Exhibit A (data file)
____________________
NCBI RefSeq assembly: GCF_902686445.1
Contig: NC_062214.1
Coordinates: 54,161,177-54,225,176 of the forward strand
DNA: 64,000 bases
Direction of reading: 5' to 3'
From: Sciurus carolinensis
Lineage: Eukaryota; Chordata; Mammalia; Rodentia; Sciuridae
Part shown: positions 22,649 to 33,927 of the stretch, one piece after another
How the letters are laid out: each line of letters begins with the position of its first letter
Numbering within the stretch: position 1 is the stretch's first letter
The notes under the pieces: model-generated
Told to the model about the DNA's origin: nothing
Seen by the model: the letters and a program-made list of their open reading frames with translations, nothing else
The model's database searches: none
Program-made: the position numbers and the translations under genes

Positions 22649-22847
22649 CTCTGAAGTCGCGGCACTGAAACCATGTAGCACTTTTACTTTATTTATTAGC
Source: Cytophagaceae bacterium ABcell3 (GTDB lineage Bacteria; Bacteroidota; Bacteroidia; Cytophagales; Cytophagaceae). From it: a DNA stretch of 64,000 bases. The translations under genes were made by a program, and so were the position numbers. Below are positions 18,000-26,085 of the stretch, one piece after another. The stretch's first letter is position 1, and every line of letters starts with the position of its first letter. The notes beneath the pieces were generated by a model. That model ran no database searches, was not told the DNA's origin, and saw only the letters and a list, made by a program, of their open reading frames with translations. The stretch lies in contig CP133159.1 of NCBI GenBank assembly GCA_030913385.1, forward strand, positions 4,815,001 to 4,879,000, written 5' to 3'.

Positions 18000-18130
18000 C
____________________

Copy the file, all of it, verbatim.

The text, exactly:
NCBI RefSeq assembly: GCF_902686445.1
Contig: NC_062214.1
Coordinates: 54,161,177-54,225,176 of the forward strand
DNA: 64,000 bases
Direction of reading: 5' to 3'
From: Sciurus carolinensis
Lineage: Eukaryota; Chordata; Mammalia; Rodentia; Sciuridae
Part shown: positions 22,649 to 33,927 of the stretch, one piece after another
How the letters are laid out: each line of letters begins with the position of its first letter
Numbering within the stretch: position 1 is the stretch's first letter
The notes under the pieces: model-generated
Told to the model about the DNA's origin: nothing
Seen by the model: the letters and a program-made list of their open reading frames with translations, nothing else
The model's database searches: none
Program-made: the position numbers and the translations under genes

Positions 22649-22847
22649 CTCTGAAGTCGCGGCACTGAAACCATGTAGCACTTTTACTTTATTTATTAGC
Source: Cytophagaceae bacterium ABcell3 (GTDB lineage Bacteria; Bacteroidota; Bacteroidia; Cytophagales; Cytophagaceae). From it: a DNA stretch of 64,000 bases. The translations under genes were made by a program, and so were the position numbers. Below are positions 18,000-26,085 of the stretch, one piece after another. The stretch's first letter is position 1, and every line of letters starts with the position of its first letter. The notes beneath the pieces were generated by a model. That model ran no database searches, was not told the DNA's origin, and saw only the letters and a list, made by a program, of their open reading frames with translations. The stretch lies in contig CP133159.1 of NCBI GenBank assembly GCA_030913385.1, forward strand, positions 4,815,001 to 4,879,000, written 5' to 3'.

Positions 18000-18130
18000 C